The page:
Sally Hawkins

 
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From Newsweek

Puzzling Over the Snubs -- From Shocking to Suspected, Who Got Left Off


  • The Boss.  Wow.  After a supremely confident win at the Golden Globes, Bruce Springsteen and his Dylan-style troubadour theme from "The Wrestler" found themselves without an Academy nod. Instead, two "Slumdog" tunes will square off against "WALL-E" song "Down to Earth."

  • SURPRISING: Sally Hawkins.  Another Globe winner denied at the Big Dance.  Less surprising than Bruce, if only because Hawkins is smaller fry.  But Hawkins passed over for Angelina Jolie in "The Changeling" -- a film that was not only tepidly reviewed, but was criticized for Jolie's overly glamorous turn as a despondent mother?  Hmm.  Melissa Leo might seem like a surprise, but she was heavily praised for "Frozen River."

  • EYEBROWS RAISED: "Revolutionary Road." As the demented but keenly insightful son of Kathy Bates, Michael Shannon well deserved a (surprising) nom for his performance.  As for the rest of the film?  It went unmentioned in the other major categories.  DreamWorks campaigned hard for Winslet's gut-wrenching turn as April Wheeler in the top female acting category, while the Weinstein Company resorted to plugging her as supporting for "The Reader."  Academy voters, however, staged a coup -- choosing to elevate Winslet as "Best Actress" for the Reader, and giving the film a "Best Picture" nom as well.  In the case of Winslet v. Winslet, it's... Winslet.  But will she win?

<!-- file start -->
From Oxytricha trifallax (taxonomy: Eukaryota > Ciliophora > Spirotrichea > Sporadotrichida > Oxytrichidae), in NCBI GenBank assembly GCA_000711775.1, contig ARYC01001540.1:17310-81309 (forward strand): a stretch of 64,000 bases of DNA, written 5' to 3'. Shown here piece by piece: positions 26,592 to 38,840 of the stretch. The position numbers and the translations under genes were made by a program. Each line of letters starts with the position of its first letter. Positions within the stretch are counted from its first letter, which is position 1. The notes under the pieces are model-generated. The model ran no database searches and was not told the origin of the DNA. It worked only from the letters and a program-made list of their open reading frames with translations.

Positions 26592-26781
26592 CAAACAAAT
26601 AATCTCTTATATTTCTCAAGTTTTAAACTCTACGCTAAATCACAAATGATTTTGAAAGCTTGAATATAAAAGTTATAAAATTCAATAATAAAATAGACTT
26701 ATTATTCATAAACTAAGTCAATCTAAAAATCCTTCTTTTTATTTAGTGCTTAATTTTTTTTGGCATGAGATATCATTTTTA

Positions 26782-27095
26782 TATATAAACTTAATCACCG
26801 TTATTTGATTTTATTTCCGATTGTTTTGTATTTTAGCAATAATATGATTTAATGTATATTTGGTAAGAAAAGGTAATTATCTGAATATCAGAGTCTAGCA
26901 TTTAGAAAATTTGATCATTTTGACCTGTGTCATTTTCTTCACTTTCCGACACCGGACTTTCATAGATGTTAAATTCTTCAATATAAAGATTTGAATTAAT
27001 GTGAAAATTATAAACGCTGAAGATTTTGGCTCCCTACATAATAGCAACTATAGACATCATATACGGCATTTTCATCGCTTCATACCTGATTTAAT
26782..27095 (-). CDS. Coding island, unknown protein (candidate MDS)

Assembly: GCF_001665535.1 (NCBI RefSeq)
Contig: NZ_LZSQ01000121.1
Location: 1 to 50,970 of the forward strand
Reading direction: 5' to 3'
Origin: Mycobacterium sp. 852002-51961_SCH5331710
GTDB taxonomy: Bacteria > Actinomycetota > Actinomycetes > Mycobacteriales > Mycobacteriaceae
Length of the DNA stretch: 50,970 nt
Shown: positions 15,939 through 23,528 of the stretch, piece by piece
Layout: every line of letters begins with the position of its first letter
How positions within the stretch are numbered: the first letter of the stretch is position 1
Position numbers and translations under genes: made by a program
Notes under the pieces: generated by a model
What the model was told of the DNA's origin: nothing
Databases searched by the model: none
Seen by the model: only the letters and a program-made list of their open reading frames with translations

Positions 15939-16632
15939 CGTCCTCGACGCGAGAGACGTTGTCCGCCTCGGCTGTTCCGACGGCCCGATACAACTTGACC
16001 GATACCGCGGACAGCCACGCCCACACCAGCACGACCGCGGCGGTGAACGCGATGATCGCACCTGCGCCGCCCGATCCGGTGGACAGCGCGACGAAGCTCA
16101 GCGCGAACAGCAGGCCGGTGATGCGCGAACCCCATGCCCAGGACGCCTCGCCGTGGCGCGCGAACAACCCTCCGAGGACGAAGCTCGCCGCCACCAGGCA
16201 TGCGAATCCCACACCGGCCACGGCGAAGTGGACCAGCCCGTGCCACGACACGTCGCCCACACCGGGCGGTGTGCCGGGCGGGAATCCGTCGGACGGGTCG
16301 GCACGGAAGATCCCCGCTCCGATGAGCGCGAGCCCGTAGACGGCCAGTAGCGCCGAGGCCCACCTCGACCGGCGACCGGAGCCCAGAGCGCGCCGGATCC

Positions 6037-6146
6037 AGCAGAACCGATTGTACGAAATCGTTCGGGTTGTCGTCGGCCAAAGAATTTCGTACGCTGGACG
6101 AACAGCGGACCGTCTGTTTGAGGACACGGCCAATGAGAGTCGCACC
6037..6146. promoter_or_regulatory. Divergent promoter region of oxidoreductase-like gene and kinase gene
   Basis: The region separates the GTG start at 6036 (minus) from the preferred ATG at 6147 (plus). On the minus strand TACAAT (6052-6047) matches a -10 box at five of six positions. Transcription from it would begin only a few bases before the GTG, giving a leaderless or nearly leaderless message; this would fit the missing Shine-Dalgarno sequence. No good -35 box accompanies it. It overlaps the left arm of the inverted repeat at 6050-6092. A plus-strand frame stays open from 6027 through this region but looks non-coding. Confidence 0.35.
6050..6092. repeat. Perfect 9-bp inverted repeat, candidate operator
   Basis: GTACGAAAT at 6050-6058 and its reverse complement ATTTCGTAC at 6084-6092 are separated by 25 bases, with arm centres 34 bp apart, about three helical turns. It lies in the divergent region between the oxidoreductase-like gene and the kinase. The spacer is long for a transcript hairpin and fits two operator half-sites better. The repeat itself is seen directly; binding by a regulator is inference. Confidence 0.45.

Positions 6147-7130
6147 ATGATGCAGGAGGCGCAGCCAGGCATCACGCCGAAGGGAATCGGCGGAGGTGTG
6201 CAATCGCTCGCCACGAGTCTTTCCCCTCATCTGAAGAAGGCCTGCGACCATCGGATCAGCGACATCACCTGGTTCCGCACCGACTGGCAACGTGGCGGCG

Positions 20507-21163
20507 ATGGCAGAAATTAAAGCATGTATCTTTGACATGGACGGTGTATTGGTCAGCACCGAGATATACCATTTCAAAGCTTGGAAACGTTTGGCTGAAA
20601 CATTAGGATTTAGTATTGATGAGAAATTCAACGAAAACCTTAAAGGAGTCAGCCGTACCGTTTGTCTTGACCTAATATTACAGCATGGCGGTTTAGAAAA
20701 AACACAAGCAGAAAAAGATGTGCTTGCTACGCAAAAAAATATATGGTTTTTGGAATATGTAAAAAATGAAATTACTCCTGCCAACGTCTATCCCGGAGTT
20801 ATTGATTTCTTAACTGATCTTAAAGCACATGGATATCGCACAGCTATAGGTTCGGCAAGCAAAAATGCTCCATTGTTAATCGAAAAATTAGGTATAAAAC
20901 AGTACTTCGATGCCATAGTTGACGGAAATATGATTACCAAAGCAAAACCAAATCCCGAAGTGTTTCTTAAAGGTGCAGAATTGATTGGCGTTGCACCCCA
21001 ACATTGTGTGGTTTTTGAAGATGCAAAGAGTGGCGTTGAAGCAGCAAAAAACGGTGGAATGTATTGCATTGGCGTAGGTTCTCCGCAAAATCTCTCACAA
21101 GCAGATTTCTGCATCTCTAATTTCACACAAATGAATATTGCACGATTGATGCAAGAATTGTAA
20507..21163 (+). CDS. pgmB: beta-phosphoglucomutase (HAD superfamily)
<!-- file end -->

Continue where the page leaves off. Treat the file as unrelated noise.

• KIND OF ODD: "The Dark Knight."  The blogosphere was abuzz with the notion that three guild nominations meant the noir Batman movie was a shoo-in.  News flash from the Academy: It's still a Batman movie, guys.  Heath Ledger bagged the expected supporting nomination, but the usual consolation prize for no Best Picture love -- a Best Director nod -- didn't go to "Knight" helmer Christopher Nolan.

  • SLIGHTLY UNEXPECTED: "WALL-E."  No real surprise that the best-reviewed wide film of the year didn't get a Best Picture nomination, but a consolation prize came in the form of a Best Original Screenplay nod for story creators/writers Andrew Stanton, Jim Reardon and Pete Docter.  The love story between two taciturn machines set in space certainly makes this script the most "original" in the category.

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